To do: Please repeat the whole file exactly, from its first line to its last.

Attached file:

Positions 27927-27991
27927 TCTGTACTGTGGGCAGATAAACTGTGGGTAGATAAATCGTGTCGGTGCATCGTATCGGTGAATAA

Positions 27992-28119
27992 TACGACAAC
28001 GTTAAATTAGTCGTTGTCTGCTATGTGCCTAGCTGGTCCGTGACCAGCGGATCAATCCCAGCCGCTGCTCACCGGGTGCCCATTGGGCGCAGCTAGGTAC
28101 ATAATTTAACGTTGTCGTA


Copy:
Positions 27927-27991
27927 TCTGTACTGTGGGCAGATAAACTGTGGGTAGATAAATCGTGTCGGTGCATCGTATCGGTGAATAA

Positions 27992-28119
27992 TACGACAAC
28001 GTTAAATTAGTCGTTGTCTGCTATGTGCCTAGCTGGTCCGTGACCAGCGGATCAATCCCAGCCGCTGCTCACCGGGTGCCCATTGGGCGCAGCTAGGTAC
28101 ATAATTTAACGTTGTCGTA